If there has been a history of domestic violence or if there is a restraining order in place, the parties are entitled to separate mediation sessions and customers are advised to inform the front counter staff of the restraining orders prior to the setting of the mediation appointments. This will allow court staff the ability to set separate appointments and maintain confidential address
In most cases, parties can successfully resolve conflicts and agree on a custody and parenting plan. In such cases, the mediator will prepare a written agreement for the parties to sign. This is called a stipulation. The original will be entered into your court file and you will each receive a copy. You will still need to attend your court hearing and affirm the agreement in Court.
If the parties are unable to reach a full agreement, all unresolved issues will be addressed before the judge at the next hearing and the judge will determine the plan.
Generally no, as this is a confidential, non-recommending Court. However, in certain cases the mediator can recommend that an attorney be appointed to represent the child(ren) (Family Code FAM 3150) and/or that the parties be referred for a child custody evaluation. (Family Code FAM 3183)
Because of the short time frame between the mediation appointment and the Court hearing, another appointment usually cannot be scheduled. Requests to reschedule mediation appointments should be addressed to the assigned mediator who may or may not be able to accommodate the request.
If one or both parties fail to attend mediation, the Court will be notified. If this occurs, it is important that you still appear at the Court hearing on the date scheduled. However, both parties should be prepared to provide an explanation to the judge why they were unable to attend mediation. You may also be required to reimburse the court for the mediator's cancellation fee.
"Ex parte contact" is not allowed by parties or attorneys at any time prior to completion of the report. Ex parte contact means one party (or attorney) contacting the mediator without the other party being present or having knowledge of the nature of the discussion.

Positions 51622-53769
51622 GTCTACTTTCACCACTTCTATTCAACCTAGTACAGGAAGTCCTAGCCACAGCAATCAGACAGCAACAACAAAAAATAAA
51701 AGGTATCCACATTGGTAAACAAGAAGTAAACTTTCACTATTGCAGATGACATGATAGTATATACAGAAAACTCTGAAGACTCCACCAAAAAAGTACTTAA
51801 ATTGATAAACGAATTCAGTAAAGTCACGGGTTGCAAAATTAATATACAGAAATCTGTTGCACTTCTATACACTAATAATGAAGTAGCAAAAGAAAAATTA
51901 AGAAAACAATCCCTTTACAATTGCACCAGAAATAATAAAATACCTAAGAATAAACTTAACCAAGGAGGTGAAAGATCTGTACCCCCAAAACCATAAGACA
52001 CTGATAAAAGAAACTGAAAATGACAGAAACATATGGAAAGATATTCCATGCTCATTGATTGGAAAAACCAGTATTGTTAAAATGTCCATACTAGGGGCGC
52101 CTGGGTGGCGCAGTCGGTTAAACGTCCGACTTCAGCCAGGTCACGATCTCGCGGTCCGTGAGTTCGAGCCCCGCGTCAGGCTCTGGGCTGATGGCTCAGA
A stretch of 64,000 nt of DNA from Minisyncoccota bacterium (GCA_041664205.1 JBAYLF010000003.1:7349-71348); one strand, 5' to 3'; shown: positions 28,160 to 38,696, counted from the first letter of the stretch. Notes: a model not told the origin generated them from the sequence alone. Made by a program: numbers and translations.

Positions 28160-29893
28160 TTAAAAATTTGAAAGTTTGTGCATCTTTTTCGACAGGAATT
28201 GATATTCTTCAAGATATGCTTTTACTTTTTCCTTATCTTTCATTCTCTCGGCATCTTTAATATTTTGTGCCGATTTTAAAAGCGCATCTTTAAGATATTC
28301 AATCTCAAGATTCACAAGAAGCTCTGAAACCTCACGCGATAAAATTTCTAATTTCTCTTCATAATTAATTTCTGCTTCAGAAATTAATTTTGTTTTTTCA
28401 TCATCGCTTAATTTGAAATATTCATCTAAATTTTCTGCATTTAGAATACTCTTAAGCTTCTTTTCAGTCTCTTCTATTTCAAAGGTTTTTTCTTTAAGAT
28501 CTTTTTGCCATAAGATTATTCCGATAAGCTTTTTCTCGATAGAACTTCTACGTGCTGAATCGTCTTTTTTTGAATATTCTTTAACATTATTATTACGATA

Ex parte contact after the report is completed is permissible. If the mediator needs to revise the report then the mediator will write an addendum and mail it to both parties and/or their attorneys.
Yes. A support person may accompany you to the mediation appointment. However, the support person cannot participate in, and is required to maintain confidentiality of, the mediation session. A mediator may exclude a support person from a session if:
- The support person attempts to participate in the session;
- The support person acts as an advocate for the victim in a session;
- The support person's presence or actions disrupt the session.
Yes. Mediation reports are confidential and are not allowed to be copied or distributed to anyone other than the court, an attorney of record, or the named parties to the proceeding, with the following exception:
In certain instances the Court allows the exchange of information to other agencies in the justice system. Specific information can be obtained from FCS.
Mediation/evaluation of cases that involve family law attorneys, relatives, friends, or co-workers of the mediator may present a conflict of interest. It is the policy of the Court to avoid conflicts or the appearance of a conflict of interest. Therefore, in these cases, parties may be referred to a different mediator unless both parties agree to waive any objection.
If parties agree to waive the conflict of interest objection, mediators will mediate; however, they will not make recommendations in these situations. A mediator will not handle a case in which they perceive that a serious conflict of interest exists.